There are many scholarly articles on exactly what parts of the brain get activated during traumatic experiences and how that can affect other parts of the brain, including freeze response or an adrenaline rush. With my clients, however, I try to break this information down into simple everyday concepts that people can relate to and understand. Anytime a person goes through a trauma, a hurt, disappointment, or suffering, the brain works overtime to try to make sense of it so it knows how to keep you safe from ever experiencing that hurt again.
Three Key Steps in Processing Trauma
- The first step in that process is to understand that the event is over and in the past.
- The second step is understanding how this could have happened so I can come up with a specific plan to hopefully never endure something like this again.
- The final step is understanding the loss that I’ve experienced and grieving it so I can heal and begin to fundamentally put it down.
Stuck on Step One: Post Traumatic Stress Disorder
When dealing with post-traumatic stress disorder (PTSD), the brain gets stuck on step number one. How do you know when the mind is stuck on step number one? Some of the symptoms include nightmares or flashbacks, being on “high alert,” feeling like things aren’t real, constantly thinking about the event, or having an unreasonable level of fear that the event is happening or will happen again. There are other symptoms associated with PTSD, and some people might only experience one or two while some have several. The important thing to understand is that this can be a very normal reaction to severe trauma and it is very treatable.
Addressing PTSD: What to Do?
The next question people often ask is what to do about post-traumatic stress disorder? The way I explain it to my clients is the brain has to have the opportunity to go back and finish the rest of the processing for that trauma to really understand that it’s over and allow you to move on to the second step. This is usually done through therapy. Sometimes this is done through traditional talk therapy and sometimes through hypnosis. One of the best forms of therapy for PTSD is something called Eye Movement Desensitization and Reprocessing (EMDR).
EMDR Therapy for PTSD
With EMDR Therapy, the client will go back and focus on the trauma while experiencing some type of bilateral stimulation. Bilateral stimulation is simply a fancy way of describing anything that seems to activate both sides of the brain. Examples of this include eye movements that go side to side or sometimes clients can hold little “buzzers” that alternate vibrations from one hand to another. Sometimes with children, you might even alternate tapping on their knees. While it is not necessarily completely understood as to why this is so effective, there are many studies out there that confirm the results, demonstrating that this often times allows for fairly rapid and thorough processing of traumatic events.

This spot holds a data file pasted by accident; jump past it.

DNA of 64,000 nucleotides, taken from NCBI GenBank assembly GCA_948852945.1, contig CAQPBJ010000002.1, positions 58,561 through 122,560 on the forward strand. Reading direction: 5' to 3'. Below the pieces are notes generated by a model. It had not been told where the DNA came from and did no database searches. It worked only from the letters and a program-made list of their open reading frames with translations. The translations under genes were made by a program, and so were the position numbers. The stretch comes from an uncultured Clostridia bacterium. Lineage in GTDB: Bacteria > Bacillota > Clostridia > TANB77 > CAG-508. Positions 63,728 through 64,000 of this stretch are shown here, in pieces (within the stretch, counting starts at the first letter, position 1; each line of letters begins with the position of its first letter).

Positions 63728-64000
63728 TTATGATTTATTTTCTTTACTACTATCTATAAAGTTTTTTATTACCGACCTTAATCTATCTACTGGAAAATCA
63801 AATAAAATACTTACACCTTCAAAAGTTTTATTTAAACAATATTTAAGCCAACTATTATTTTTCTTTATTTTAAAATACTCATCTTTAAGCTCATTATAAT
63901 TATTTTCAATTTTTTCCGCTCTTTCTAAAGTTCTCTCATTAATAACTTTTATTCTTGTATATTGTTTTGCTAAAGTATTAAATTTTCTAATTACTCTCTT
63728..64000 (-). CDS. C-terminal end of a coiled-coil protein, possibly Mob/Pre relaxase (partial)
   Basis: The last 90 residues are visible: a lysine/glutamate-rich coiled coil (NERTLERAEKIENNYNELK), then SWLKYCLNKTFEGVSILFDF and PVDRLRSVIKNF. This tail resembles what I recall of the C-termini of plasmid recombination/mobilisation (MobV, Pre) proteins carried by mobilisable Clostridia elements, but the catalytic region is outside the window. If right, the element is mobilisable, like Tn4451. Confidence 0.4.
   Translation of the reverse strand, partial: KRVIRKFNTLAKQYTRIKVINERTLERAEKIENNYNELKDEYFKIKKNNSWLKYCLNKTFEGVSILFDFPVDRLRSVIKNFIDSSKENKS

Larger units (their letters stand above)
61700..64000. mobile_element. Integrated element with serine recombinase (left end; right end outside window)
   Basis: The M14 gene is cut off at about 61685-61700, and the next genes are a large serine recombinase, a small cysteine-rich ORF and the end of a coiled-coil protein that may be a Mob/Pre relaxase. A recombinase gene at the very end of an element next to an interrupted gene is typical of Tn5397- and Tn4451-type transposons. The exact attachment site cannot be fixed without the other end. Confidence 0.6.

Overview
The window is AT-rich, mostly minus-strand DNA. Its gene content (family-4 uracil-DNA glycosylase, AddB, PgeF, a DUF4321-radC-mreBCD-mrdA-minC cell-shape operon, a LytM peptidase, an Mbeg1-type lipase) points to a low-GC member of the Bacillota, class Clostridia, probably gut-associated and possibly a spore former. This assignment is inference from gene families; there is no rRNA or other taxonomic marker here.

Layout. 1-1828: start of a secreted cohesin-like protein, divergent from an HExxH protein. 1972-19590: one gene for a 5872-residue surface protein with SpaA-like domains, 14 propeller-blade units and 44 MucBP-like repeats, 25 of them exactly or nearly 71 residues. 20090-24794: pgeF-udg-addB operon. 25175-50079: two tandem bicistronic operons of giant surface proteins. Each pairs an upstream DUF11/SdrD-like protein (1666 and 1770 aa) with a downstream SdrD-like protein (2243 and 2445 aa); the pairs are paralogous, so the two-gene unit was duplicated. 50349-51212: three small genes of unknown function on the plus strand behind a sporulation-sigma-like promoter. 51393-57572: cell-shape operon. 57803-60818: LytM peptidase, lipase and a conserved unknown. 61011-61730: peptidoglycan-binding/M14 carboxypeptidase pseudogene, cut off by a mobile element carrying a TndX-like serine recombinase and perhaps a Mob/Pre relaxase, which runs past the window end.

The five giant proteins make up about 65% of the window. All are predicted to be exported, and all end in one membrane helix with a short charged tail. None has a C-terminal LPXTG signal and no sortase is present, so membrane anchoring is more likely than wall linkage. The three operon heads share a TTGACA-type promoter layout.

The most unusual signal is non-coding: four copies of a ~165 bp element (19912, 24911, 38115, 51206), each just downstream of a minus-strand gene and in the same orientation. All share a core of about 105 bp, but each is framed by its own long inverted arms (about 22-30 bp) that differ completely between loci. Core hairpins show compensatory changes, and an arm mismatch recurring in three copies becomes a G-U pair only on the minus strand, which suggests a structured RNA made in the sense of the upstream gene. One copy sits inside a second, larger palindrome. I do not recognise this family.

Understanding Responsibility and Control
Once the brain is able to realize the event is over, then it works very hard to try to understand how this could have happened so it knows how to protect you from going through something like this again. While the mind is processing this, one of the first things it does is it tries to make it about us. Why? Because if this loss or trauma is somehow my fault, then all I need to do is fix me and I’ll never have to go through something like this again. Often times this isn’t rational, and the brain eventually gets past this point, but it usually starts there because it makes us feel like we have control and therefore we are safe.
Grieving to Heal
The final step in this process is grieving to heal. Those words kind of mean the same thing, specifically that grieving is how we heal. How do we grieve? We talk about our hurts and allow ourselves to feel them. This is what allows us to fundamentally put something down instead of continuing to carry it with us. Are you dealing with post-traumatic stress disorder or even feel like you may just be stuck in some trauma, trauma therapy can be a very powerful step to help you begin to heal and feel whole again.
If you have any specific questions or would like further information on any aspect of the article, please feel free to ask.